Buttons are an essential element of interaction design. They have a primary role in the conversation between a user and the system. In this article, I’ll review seven basic principles you need to know to create effective buttons.
1. Make buttons look like buttons
When it comes to interacting with user interface, users need to know instantly what is ‘clickable’ and what’s not. Every item in a design requires effort by the user to decode. Generally, the more time needed for users to decode the UI the less usable it becomes for them.
But how do users understand whether a certain element is interactive or not? They use previous experience and visual signifiers to clarify the meaning of the UI object. That’s why it so important to use appropriate visual signifiers (such as size, shape, color, shadow, etc.) to make the element look like a button. Visual signifiers hold an essential information value — they help to create affordances in the interface.
Unfortunately, in many interfaces the signifiers of interactivity are weak and require interaction effort; as a result, they effectively reduce discoverability.
If clear affordances of interaction are missing and users struggle with what is “clickable” and what is not, it won’t matter how cool we make the design. If they find it hard to use, they will find it frustrating and ultimately not very usable.
Weak signifiers is an even more significant problem for mobile users. In the attempt to understand whether an individual element is interactive or not, desktop users can move the cursor on the element and check whether the cursor changes its state. Mobile users don’t have such opportunity. To understand whether an element is interactive or not users have to tap on it — there’s no other way to check the interactivity.
Don’t assume that something in your UI is obvious for your users
In many cases, designers intentionally don’t identify buttons as interactive elements because they assume the interactive elements are obvious for users. When designing an interface, you should always keep in mind following rule:
Your ability to interpret clickability signifiers aren’t the same as your users’ because you know what each element in your own design is intended to do.
Use familiar designs for your buttons
Here are a few examples of buttons that are familiar to most users:
- Filled button with square borders
- Filled button with rounded corners
- Filled button with shadows
- Ghost button
Among all those examples, the “Filled button with shadows” design is the clearest for users. When users see the dimensionality of the button, they instantly we know this is something we can press.
Don’t forget about the whitespace
Not only the visual properties of the button itself are important. The amount of whitespace near the button makes it easier (or harder) for users to understand whether it’s an interactive element or not. In the example, below some users might confuse the ghost button with an information box.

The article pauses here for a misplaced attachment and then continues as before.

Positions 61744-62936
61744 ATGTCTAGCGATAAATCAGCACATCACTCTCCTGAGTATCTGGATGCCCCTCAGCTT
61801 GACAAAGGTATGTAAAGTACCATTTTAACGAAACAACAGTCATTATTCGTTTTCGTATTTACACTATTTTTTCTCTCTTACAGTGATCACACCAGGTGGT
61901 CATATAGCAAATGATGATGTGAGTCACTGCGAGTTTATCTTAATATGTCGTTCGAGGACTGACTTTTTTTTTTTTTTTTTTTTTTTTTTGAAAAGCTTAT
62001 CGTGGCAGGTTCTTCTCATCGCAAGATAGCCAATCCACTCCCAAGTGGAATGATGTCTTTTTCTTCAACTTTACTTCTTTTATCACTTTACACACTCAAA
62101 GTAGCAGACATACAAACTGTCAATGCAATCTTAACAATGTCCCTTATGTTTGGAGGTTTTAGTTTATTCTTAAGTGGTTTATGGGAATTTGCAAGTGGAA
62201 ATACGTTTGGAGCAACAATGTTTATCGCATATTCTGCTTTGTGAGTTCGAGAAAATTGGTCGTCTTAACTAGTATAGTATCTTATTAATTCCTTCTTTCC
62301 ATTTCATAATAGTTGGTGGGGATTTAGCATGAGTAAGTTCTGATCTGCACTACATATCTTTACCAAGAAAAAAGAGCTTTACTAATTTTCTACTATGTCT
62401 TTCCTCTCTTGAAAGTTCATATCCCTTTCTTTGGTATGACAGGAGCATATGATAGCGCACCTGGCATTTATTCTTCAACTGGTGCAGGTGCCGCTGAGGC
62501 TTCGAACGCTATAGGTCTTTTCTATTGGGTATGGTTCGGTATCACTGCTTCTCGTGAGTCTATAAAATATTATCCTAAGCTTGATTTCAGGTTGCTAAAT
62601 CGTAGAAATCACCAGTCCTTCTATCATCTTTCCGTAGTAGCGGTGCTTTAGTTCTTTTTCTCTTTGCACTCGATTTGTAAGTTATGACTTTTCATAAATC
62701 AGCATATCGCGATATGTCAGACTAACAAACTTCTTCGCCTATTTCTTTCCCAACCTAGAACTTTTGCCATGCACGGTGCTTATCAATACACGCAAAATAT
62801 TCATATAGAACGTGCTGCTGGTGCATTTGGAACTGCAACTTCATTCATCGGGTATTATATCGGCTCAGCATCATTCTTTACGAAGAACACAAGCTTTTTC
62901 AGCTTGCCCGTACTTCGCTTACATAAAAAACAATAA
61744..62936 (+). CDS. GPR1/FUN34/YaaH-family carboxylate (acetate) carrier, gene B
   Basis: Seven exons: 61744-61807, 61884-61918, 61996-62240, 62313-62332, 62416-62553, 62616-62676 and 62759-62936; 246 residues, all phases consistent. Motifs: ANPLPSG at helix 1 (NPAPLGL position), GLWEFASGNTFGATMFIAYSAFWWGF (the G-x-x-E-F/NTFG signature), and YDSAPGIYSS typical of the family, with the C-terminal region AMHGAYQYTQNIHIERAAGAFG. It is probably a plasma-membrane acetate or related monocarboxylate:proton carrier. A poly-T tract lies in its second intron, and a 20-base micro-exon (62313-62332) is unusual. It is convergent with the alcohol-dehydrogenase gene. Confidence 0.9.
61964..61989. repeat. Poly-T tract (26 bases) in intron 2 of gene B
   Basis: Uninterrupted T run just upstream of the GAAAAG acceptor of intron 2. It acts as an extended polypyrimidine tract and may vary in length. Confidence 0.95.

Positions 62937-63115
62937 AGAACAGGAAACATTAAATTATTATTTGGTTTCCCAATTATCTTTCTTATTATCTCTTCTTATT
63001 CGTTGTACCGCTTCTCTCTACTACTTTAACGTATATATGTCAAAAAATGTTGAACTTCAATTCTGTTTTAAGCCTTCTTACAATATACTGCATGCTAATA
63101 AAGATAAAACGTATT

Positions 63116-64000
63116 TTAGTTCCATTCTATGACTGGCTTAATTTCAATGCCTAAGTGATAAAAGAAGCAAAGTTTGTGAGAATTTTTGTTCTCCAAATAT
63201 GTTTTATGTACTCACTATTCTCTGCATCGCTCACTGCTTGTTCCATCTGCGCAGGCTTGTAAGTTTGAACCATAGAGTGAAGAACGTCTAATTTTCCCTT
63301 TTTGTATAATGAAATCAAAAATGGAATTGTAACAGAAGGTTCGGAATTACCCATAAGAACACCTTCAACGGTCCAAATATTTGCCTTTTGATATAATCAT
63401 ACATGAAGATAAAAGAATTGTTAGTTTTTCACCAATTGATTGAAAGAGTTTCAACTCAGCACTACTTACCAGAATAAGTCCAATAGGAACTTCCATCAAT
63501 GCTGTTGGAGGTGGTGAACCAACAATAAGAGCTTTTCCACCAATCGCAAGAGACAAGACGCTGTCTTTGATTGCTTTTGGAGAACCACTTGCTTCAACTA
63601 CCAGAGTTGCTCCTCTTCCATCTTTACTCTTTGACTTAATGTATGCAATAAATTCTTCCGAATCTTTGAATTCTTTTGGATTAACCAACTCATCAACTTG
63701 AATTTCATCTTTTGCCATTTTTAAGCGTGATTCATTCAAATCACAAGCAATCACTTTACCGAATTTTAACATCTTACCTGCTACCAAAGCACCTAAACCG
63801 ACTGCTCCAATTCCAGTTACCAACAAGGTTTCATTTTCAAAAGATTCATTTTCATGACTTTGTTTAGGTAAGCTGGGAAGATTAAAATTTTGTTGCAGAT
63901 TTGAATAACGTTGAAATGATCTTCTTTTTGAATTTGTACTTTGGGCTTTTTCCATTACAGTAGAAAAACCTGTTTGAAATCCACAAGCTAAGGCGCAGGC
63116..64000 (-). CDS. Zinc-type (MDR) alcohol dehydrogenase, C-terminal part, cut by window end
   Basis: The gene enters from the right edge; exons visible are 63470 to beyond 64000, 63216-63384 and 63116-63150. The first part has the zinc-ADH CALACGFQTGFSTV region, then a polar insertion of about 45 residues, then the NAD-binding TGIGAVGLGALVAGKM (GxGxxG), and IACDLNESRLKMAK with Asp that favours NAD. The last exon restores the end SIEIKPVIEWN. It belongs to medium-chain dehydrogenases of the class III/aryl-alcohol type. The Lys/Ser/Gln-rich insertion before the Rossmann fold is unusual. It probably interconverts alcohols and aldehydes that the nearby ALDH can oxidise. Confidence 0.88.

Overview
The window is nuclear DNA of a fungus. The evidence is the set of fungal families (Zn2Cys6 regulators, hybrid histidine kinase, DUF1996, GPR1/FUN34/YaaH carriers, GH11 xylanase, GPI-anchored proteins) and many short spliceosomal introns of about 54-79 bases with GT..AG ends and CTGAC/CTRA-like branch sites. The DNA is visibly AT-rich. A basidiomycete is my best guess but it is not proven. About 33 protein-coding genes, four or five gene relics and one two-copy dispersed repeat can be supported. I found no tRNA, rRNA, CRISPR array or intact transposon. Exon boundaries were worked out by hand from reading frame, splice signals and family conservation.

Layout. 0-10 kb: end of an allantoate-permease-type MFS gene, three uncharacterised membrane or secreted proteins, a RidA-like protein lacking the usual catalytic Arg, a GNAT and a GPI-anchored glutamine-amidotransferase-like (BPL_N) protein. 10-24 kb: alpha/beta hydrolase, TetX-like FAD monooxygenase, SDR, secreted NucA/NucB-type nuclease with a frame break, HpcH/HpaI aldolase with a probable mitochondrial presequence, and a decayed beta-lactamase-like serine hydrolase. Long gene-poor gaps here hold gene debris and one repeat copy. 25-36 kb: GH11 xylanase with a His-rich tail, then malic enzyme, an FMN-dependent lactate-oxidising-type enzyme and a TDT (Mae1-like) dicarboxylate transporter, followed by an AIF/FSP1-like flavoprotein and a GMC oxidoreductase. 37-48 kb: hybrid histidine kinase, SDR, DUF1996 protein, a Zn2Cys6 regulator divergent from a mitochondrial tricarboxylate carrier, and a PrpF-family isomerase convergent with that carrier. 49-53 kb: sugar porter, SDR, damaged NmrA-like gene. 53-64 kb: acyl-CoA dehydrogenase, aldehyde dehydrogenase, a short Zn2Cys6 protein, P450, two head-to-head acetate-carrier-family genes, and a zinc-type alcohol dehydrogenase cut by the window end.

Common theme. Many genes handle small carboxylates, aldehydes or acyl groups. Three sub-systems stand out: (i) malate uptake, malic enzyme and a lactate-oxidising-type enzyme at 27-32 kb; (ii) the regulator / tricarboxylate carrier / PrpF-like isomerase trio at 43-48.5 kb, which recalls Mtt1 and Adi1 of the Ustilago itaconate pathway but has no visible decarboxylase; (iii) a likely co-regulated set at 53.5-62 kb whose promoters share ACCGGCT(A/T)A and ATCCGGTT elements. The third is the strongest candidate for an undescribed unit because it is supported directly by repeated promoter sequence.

2. Put buttons where users expect to find them
Buttons should be located in places where users can easily find them or expect to see. Don’t make users hunt for buttons. If users don’t find the button most probably, they won’t know that such button exists.
Use traditional layouts and standard UI patterns as much as possible
Conventional placement for buttons improves discoverability. With a standard layout, users will easily understand the purpose of each element — even it’s a button without strong signifiers. Combining a standard layout with clean visual design and ample whitespace makes the layout more understandable.
Don’t play hunt-the-button game with your users
Tip: Test your design on discoverability. When users first navigate to a page that contains some actions that you want them to take, it should be easy to spot an appropriate button for the user.
3. Label buttons with what they do
Buttons with generic or misleading labels can be a huge source of frustrations for your users. Write button labels that clearly explain what each button does. Ideally, the button’s label should clearly describe its action.
Users should clearly understand what happens when they click on a button. Let me give you a simple example. Imagine that you accidentally triggered a delete action and now you see the following error message.
It’s not clear what does ‘OK’ and ‘Cancel’ represent in this dialog. Most users will ask themselves “What happens when I click on ‘Cancel’?”
Never designed a dialog box or form that consisted solely of the two buttons ‘OK’ and ‘Cancel’.
Instead of using ‘OK’ label it’s better to use ‘Remove.’ This will make it clear what this button does for the user. Also, if ‘Delete’ is a potentially dangerous operation, you can use red color to state this fact.
For example, how to order ‘Previous/Next’ buttons in pagination? It’s logical that a button that moves you forward should be on the right, and a button which moves you backward should be on the left.
6. Avoid using too many buttons
This is a common problem for many apps and websites. When you provide too many options, your users end up doing nothing. When design pages in your app or website, think about the most important actions you want your users to take.
7. Provide visual or audio feedback on interaction
When users click or tap on the button, they expect that the user interface will respond with appropriate feedback. Based on the type of operation, this might be either visual or audio feedback. When users don’t have any feedback, they might consider that the system didn’t receive their command and will repeat the action. Such behavior often causes multiple unnecessary operations.
Why is this happening? As humans, we expect some feedback after we interact with an object. It might be visual, audio or tactile feedback — anything that acknowledges the fact that interaction was registered.